Half of employees (49%) job hunted in 2021, according to the fifth annual Engagement and Retention report from Achievers Workforce Institute. Almost as many (41%) say they will definitely job hunt in 2022, with a further 25% saying they’re undecided about whether to stay in their current role.
View the 6th annual Engagement and Retention Report: The future is flexible: 2023 workforce trends
That means two-thirds of your employees have one foot out the door.
With such low levels of job commitment, employers could face a second year of significant turnover, further challenging them during an already demanding year. Business results are likely to suffer during a second year of high turnover, stress, and burnout.
This is truly an unprecedented time in global history to be leading an organization or heading up a people function. Between the ongoing pandemic, the Great Resignation, a worsening labor shortage, and a workforce on the edge of burnout, the magnitude of the need to provide employees with support and safe passage through the turmoil around them is of epic proportion. It can feel nearly impossible to know where to invest, and where to prioritize limited time and resources.
What is causing this lack of job commitment and how can you address it?
Culture is suffering due to lack of communication and connection
Half of employees (48%) say culture has deteriorated during the pandemic, placing blame on a lack of communication, employee input, and meaningful connection. There are clear ways for employers to address this issue if they’re willing to put in the effort and resources.
With so many employees saying company culture has deteriorated, it is vital that employers invest time and resources into ensuring they intentionally develop and maintain a culture that supports a powerful employee experience. The top reasons given for deteriorating culture are lack of communication, lack of employee input, and failure to connect with remote employees. Employers that are not committed to communication, feedback, and connection will struggle to engage and retain employees in 2022 and beyond.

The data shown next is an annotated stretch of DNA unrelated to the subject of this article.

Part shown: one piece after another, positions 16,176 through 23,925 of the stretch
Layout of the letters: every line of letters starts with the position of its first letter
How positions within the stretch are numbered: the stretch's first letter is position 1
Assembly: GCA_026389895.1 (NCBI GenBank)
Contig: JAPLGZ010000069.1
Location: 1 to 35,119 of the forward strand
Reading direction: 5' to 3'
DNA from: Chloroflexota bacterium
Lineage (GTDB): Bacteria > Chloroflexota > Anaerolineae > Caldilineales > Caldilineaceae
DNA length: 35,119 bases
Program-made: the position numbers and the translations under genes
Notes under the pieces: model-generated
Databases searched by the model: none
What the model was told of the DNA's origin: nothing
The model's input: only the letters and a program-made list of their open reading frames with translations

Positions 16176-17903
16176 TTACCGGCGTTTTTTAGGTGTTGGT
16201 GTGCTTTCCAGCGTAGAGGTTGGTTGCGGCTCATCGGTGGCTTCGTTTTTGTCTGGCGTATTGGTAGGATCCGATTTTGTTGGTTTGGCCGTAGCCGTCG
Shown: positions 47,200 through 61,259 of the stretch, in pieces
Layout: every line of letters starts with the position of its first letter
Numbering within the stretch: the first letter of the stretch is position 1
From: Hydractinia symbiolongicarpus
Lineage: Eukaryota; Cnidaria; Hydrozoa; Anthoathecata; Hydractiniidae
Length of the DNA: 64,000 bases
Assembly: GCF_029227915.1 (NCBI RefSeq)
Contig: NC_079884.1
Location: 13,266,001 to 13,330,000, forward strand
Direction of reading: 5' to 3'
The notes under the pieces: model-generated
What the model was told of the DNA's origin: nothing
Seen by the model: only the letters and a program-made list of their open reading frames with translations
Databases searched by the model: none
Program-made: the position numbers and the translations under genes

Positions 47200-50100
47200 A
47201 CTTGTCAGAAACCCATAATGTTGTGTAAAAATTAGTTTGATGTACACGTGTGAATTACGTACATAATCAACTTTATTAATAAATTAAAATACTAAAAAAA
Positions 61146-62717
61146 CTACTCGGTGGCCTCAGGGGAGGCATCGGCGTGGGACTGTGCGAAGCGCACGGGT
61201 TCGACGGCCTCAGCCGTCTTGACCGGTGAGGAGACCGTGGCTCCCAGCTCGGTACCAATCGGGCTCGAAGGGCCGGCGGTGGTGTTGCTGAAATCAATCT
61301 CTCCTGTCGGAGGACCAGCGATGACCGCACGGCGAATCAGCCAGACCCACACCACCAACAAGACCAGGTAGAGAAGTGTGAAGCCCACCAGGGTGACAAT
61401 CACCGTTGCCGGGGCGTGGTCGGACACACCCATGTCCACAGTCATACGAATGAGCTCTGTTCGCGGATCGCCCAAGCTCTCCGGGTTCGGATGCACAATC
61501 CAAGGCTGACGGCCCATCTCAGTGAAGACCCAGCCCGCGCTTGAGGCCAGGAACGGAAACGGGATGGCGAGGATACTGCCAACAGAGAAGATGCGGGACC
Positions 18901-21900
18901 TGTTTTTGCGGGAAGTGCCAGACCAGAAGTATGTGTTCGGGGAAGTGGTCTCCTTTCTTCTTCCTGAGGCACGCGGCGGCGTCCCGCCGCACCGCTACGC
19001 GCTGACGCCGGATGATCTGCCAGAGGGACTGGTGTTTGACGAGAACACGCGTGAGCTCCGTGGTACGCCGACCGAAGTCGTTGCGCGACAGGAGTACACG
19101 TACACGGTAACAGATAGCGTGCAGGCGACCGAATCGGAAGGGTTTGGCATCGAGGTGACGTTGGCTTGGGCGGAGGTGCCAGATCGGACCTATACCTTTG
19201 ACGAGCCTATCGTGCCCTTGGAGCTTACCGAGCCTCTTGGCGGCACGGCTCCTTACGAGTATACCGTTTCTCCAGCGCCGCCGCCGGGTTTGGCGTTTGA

Just 20% of employees are highly engaged
Engagement, which is highly correlated with retention, remains low with only 20% reporting they are very engaged. This is on par with last year when 21% said the same.
Asked how employers can increase engagement, the number-one answer provided by employees was to improve company culture. Certainly, the path to a stronger company culture differs for every organization and requires significant employee input. However, the need to develop a culture strategy is universal and only 52% of companies in this study have even asked employees what they wish to see improved in their company culture. Without ongoing employee input, the path to improved culture remains unclear and HR leaders are at risk of investing in initiatives that are not meaningful to the employees they intend to serve.
52% of employees say they stay in a job because they feel valued and supported
More than half of employees who are committed to their roles say that commitment is driven by feeling meaningfully supported or valued.
Work-life balance is reported as the number-one reason to stay in a role, followed by recognition and manager relationships. People stay because they feel meaningfully supported and valued. Creating this type of culture is a protective factor in the midst of ongoing crisis.
Employers who create a culture of support and inclusion will secure higher rates of talent retention. Communication, employee input, and connection are all key to creating that culture. By investing in two-way communication, acting on employee input, and encouraging connection at all levels, employers can ensure employees feel the support and sense of inclusion they’re seeking.
The number-one reason for job hunting is career progression
When it comes to the biggest pull factors for employees, career progression tops the list. Identifying opportunities for promotion and growth is top of mind for those who plan to job hunt in 2022. This was the number-one rationale given by job seekers, by a significant amount, indicating that employees are set on taking the driver’s seat when it comes to their career. People are re-evaluating what they want and need from their job and are looking for roles that better fulfil and challenge them.
Employers who want to retain top talent should ensure they are offering clear career paths and growth opportunities.